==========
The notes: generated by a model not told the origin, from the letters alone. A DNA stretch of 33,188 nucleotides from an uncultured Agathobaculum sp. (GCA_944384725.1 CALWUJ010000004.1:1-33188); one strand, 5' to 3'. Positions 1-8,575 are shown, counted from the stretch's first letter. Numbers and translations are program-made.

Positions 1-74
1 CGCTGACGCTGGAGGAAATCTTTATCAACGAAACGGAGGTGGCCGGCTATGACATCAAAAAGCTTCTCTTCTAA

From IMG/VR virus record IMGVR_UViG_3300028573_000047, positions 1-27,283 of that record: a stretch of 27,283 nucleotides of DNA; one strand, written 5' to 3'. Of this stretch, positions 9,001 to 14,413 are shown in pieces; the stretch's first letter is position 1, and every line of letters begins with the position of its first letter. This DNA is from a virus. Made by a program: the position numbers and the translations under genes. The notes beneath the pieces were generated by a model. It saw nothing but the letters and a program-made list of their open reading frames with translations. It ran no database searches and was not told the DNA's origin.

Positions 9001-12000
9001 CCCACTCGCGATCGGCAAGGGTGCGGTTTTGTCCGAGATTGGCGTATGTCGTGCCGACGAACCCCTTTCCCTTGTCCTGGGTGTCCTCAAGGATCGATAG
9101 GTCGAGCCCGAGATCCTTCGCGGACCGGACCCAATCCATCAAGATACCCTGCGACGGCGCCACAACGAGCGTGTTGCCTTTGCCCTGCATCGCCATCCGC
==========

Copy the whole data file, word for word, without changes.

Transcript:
The notes: generated by a model not told the origin, from the letters alone. A DNA stretch of 33,188 nucleotides from an uncultured Agathobaculum sp. (GCA_944384725.1 CALWUJ010000004.1:1-33188); one strand, 5' to 3'. Positions 1-8,575 are shown, counted from the stretch's first letter. Numbers and translations are program-made.

Positions 1-74
1 CGCTGACGCTGGAGGAAATCTTTATCAACGAAACGGAGGTGGCCGGCTATGACATCAAAAAGCTTCTCTTCTAA

From IMG/VR virus record IMGVR_UViG_3300028573_000047, positions 1-27,283 of that record: a stretch of 27,283 nucleotides of DNA; one strand, written 5' to 3'. Of this stretch, positions 9,001 to 14,413 are shown in pieces; the stretch's first letter is position 1, and every line of letters begins with the position of its first letter. This DNA is from a virus. Made by a program: the position numbers and the translations under genes. The notes beneath the pieces were generated by a model. It saw nothing but the letters and a program-made list of their open reading frames with translations. It ran no database searches and was not told the DNA's origin.

Positions 9001-12000
9001 CCCACTCGCGATCGGCAAGGGTGCGGTTTTGTCCGAGATTGGCGTATGTCGTGCCGACGAACCCCTTTCCCTTGTCCTGGGTGTCCTCAAGGATCGATAG
9101 GTCGAGCCCGAGATCCTTCGCGGACCGGACCCAATCCATCAAGATACCCTGCGACGGCGCCACAACGAGCGTGTTGCCTTTGCCCTGCATCGCCATCCGC